As the average temperature continues its upward trend, it is a good idea to keep in mind that there is a period when a winter to spring transitional snowpack might become unstable as it looses strength due to radiation and/or convective heating. And this last weekend (check previous blog posting) some layers of concern were identified.

Sunday I was lucky to ski the Bogus Basin side-country. I skied at two locations outside the resort boundaries; NE of Shaffer Butte and SE of Deer Point. Included below the topo maps for these two areas:

In red the runs I skied Sunday. The green trace on the second topo map was already tracked, so I did not skied it, but use it for the uphill track. The ski line on the first topo map was named by my "Backcountry Boarder" son as Nirvana earlier this winter. Below I include a short video clip from that early January day with my two sons, Pedro and Fritz.

The name reflects the snow quality of this line when we have winters with abundant snow due to its wind sheltered North aspect. This area is accessed via the backcountry gate between the Resort Triangle and Stump Patch areas.

Last Sunday it was fun skiing Nirvana with 20-25 com at the top 400 feet, but the lower 200 feet had a "dust on crust feel" with barely 10 cm of new snow in top of a bullet proof rain crust. Once I got to the very steep creek bottom, right next to a bloody mountain lion den, with bloody leftover bones lying around ... I realized that it was smart to skin-up FAST .. but skinning was not an option ... as hard as I tried I could not punch through the crust, and I could not get the edges/skin to bite on the steep creek bottom. With my heart racing, I had to boot-up 200 feet to be able to finally put in a track on the deeper new snow.

After skiing Nirvana, I assumed (due to overcast nature of the day) that there was no chance of skiing "corn" at Boise Front below Deer Point, but I wanted to check it out - and scout it - it has been 2 years since the last time I skied them. This ski terrain has elegant steep lines, with drops in excess of 1200 feet, and some of the best corn anywhere!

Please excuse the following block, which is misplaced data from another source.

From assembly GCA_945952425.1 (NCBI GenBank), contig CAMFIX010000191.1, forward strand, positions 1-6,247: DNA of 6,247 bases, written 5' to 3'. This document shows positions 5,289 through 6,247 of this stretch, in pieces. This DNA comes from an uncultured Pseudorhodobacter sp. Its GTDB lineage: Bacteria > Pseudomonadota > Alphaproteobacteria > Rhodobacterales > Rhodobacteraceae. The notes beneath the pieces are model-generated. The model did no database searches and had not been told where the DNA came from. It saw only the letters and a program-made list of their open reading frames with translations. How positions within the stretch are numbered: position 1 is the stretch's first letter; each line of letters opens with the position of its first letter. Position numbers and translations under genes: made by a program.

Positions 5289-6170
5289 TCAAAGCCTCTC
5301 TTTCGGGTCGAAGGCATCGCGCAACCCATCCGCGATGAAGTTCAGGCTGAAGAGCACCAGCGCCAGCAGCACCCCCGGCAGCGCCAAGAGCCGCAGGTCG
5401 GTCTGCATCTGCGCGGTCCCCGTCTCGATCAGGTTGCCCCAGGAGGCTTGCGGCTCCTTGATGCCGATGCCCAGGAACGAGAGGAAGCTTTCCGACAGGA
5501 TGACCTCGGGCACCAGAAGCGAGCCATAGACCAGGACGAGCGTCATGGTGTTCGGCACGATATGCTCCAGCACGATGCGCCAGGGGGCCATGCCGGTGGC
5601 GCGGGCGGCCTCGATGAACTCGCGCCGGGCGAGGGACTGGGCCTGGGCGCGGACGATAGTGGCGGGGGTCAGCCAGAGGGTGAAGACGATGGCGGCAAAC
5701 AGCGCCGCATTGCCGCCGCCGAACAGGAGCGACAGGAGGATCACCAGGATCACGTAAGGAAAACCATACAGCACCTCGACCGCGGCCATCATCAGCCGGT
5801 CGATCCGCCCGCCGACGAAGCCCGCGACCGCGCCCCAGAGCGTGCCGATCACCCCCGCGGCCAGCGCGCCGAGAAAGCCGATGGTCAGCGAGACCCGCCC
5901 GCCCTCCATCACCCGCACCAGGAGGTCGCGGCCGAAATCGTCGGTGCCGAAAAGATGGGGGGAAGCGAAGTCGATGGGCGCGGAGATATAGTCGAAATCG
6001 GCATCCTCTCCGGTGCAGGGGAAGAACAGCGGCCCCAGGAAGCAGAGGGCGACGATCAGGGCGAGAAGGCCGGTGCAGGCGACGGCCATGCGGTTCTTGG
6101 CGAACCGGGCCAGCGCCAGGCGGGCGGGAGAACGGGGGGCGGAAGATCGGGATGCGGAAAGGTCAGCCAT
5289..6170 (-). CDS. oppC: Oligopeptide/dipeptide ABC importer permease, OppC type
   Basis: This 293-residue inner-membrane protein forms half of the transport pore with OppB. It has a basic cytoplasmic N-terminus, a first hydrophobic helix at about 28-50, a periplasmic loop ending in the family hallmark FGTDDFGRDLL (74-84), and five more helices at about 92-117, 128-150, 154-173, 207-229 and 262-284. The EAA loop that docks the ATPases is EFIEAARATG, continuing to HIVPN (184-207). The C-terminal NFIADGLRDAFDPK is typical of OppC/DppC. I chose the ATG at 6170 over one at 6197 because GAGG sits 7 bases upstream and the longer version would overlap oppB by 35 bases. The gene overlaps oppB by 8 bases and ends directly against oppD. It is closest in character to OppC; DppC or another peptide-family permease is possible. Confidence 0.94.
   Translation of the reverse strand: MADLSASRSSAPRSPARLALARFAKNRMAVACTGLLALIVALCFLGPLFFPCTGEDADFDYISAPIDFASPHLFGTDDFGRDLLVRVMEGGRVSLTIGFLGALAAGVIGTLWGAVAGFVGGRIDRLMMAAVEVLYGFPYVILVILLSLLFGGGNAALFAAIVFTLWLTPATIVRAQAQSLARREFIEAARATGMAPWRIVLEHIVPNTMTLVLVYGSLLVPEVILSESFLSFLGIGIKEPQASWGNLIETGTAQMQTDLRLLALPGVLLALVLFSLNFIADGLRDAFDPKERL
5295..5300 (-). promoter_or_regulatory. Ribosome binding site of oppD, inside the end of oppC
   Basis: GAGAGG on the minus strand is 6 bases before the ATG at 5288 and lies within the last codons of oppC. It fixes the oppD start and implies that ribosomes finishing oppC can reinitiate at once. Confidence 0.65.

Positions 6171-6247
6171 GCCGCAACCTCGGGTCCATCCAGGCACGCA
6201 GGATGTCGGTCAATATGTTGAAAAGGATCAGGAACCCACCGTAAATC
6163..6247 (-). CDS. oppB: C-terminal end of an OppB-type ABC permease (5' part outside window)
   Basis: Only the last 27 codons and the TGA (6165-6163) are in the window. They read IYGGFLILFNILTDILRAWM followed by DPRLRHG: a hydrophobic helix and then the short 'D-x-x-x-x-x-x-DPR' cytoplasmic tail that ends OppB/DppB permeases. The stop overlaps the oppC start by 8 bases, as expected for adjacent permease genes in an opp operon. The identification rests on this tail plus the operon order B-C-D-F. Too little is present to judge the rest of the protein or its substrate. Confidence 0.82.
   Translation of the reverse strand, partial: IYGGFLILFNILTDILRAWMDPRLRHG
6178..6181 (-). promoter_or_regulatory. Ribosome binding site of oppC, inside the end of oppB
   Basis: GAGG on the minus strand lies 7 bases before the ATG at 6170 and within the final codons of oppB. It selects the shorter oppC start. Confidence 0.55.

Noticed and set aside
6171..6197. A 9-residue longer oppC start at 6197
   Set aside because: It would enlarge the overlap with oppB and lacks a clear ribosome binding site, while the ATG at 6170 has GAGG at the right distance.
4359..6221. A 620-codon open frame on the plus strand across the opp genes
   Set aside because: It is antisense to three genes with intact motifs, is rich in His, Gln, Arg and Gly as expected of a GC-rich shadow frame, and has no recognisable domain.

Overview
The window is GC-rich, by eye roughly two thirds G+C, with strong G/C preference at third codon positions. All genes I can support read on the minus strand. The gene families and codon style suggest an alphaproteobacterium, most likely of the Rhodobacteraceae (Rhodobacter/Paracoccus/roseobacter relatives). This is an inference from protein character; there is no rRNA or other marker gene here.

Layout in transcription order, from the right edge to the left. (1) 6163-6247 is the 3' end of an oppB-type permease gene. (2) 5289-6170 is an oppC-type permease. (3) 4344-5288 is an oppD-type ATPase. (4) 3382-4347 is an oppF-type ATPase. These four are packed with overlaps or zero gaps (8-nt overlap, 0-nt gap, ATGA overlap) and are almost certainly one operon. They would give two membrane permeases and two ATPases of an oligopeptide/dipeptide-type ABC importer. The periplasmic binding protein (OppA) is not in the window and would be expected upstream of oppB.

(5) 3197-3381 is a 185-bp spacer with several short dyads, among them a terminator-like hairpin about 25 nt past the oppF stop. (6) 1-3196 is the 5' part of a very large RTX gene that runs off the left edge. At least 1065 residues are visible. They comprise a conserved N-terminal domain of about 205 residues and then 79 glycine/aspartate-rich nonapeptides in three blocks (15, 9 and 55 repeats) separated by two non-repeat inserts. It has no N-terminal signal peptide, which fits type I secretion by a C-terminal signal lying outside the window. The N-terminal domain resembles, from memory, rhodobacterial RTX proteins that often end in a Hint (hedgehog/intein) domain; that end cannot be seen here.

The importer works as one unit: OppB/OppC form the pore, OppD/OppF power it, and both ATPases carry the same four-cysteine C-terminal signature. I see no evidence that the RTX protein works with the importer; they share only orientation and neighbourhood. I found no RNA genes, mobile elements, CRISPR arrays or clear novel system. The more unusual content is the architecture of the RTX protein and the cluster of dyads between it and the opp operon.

To my DELIGHT and SURPRISE the slopes to the SE of Deer Point had perfect corn. And I mean 2 cm of perfect corn - not slush! I have no idea how it happened, since it was a cloudy day. I guess the combination of temperatures, low wind, high density isothermal pack, and cloud cover produced the corn snow. Too bad I had to get home to manage the BBQ - or I would had skied a third line!

Check the blog later in the week, since I will be visiting the backcountry, and I will be posting updated ski and snow conditions.

Saturday, March 22, 2008

Snow Conditions for Late March 2008


It has been several weeks since the last posting with information about Mores Creek Summit area snow conditions. I had been guiding a lot this year in the backcountry, and between my REAL job and family responsibilities - there have been no time to visit Mores Creek Summit.

Today Pedro (my oldest son) and I finally skied Freeman this month. It was a bluebird SUNNY day ... the snow was nice ... well check a video taken today - and you can judge by yourself the snow quality. The skier is Pedro.

The snow was really fun at NW/N/NE protected aspects. But as you move around into NEE aspects - there was a zipper crust. Easterly aspects had a good array of instructional snow, but below 7000 feet the crust softened later in the day into some creamy snow -not bad skiing. There should be in sun protected areas additional nice snow waiting to be skied, but Sunday predicted higher temperatures might start affecting these last pockets of good skiing.

A study snow pit profile at 6800 feet - NEE aspect - 30 degrees steep at Freeman looked like this (click on the image to get it magnified - I do not want you to blame me for loosing your eyesight):

As documented in the pit above, compression tests were unremarkable. The new snow was the only layer that reacted to the compression test and it showed a very sluggish Q3 shear quality. It is prudent to keep an eye at the facets buried at 65 cm - they might get revitalized during the spring as the pack becomes isothermal. Shovel shears at this layer showed a very distinctive and clean planar surface - suggesting that up to this point these layer is NOT bonding well.

In another location (7000 feet, NE aspect, 35 degrees steep) stability tests again were unremarkable; CTEQ3 - at the top 25 cm layer (new snow). The test results were consistent for the 3 compression columns tested. The test pit at this more protected location lacked the crust layer (55-60 cm) observed at the other NEE pit. But the rest of the snowpack structure was pretty much the same.

In summary, the Mores Creek Summit snowpack at NW/NE/N aspects at elevations above 6500 feet have all the attributes of a winter snowpack.

It is worthwhile noting that temperatures at shady protected areas were in the range of -5 to -3 degrees C, and in the lower end at mid elevations (6800-7200 feet). For less protected areas and at higher elevation (+7800 feet) the temperatures at shady spots hovered around 1 degree C. These temperatures correlated well with the quality of the POW - the best skiing was at mid elevations in shady sheltered aspects.

Next week storm is expected to be relatively cold for late March - and if we get more than 15 cm of snow - it will be really good skiing. Get out an enjoy!